Category Archives: Personal
“I don’t see any diabetes in those eyes,”
the doctor said.
Which was reassuring, in a way….
…but also unsettling.
Diabetes really doesn’t affect me emotionally all that much – I’m just lucky that way. Sure, it does harbor occasional rousings of resentment, elements of embarrassment, and feelings of frustration (it may also be responsible for my overall timidness and reluctance to take chances in life – a connection I just realized this past weekend), but none of that qualifies me to really discuss the power of emotions that a faulty pancreas can deliver, and I don’t want to seem to trivialize the issue – which is a very real one. So I won’t even try.
But that’s not to say there isn’t stress in putting myself out in public, on the internet, for the world to see (or read).
Every so often, we get a glimpse of what may be on the horizon. The things that researchers are working on, that might — someday — have the potential to possibly improve the lives of people with diabetes.
I used to get excited over every little bit of news. Everything new. But then something changed. Perhaps I’ve become cynical. Or fearful. Or pessimistic.
Some of these new developments just don’t excite me anymore. Yet others do.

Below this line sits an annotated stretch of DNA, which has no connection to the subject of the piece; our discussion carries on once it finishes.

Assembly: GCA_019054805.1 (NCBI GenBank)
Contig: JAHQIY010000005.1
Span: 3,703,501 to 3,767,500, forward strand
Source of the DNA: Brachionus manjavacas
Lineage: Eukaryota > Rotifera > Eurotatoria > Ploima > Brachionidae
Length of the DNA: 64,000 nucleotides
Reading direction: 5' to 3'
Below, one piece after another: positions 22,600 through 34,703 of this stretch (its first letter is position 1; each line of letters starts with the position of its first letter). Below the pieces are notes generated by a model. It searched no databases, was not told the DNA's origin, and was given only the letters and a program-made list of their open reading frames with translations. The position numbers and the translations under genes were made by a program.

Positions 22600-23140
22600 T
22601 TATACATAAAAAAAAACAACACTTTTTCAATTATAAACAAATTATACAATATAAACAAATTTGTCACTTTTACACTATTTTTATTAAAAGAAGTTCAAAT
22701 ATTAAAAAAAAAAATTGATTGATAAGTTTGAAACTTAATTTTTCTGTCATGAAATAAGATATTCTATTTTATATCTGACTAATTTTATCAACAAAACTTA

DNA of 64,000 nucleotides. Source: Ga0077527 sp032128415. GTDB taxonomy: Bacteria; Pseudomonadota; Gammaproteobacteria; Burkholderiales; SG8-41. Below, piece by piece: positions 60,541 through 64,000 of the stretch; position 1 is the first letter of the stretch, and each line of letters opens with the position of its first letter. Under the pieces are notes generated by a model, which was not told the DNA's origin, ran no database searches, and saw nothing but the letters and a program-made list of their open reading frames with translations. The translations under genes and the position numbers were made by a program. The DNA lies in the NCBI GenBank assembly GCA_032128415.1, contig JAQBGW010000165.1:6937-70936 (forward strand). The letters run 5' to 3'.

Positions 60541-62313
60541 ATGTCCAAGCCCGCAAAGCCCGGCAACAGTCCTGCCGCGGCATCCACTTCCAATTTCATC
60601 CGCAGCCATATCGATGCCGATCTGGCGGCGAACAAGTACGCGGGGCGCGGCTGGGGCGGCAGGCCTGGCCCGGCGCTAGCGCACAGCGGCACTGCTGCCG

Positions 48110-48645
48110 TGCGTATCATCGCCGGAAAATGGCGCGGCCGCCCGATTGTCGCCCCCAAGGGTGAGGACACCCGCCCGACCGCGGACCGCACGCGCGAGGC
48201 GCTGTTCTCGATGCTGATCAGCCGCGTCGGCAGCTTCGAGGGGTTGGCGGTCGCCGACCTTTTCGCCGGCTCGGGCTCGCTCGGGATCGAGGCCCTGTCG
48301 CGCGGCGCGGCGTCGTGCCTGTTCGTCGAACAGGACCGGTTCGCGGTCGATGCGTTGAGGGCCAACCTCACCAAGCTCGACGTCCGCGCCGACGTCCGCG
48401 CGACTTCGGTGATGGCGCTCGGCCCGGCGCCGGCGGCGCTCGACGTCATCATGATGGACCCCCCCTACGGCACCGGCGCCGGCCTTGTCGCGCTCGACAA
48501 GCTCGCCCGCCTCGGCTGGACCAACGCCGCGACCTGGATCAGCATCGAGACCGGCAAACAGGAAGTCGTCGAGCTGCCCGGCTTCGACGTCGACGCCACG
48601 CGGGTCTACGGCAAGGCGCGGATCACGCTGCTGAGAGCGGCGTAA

The Artificial/Bionic/Bi-Hormonal Pancreas. In all its iterations…
My “current” vial of insulin gets stored, wrapped in a paper towel, stuffed in a Ziploc snack-sized bag, and tucked in my emergency/all-purpose pencil-case diabetes travel bag.
That way, it’s always with me, my emergency-supply stays current and unexpired, and it doesn’t shatter if the bag gets smacked around a bit (as it’s prone to do.)
On Saturday morning, I did a combo infusion set/sensor change. With all the trash this process generated (incidentally, Enlite and Mio are the #1 and #2 offenders, respectively, when it comes to destroying the planet), I must have swept my one-quarter-full vial of Novolog in the wastebucket along with all of the other stuff..
I just realized this on Sunday night. That vial is probably sitting out in the can by the curb, nestled comfortably between some eggshells, dryer lint, and dirty diapers. And unfortunately, that’s where it will stay.
Hopefully, my insurance company will understand.
I was lying next to my son Jay (the older one, age seven), reading him a story before bed. My blood sugar was already on the low side, and I had chomped a couple of glucose tablets and set my temporary basal to zero just a few minutes before. The CGM read sixty-six. My preset threshold is sixty-five. I didn’t want it to happen.
But in the middle of a paragraph about whitewater rafting through Australia, it did.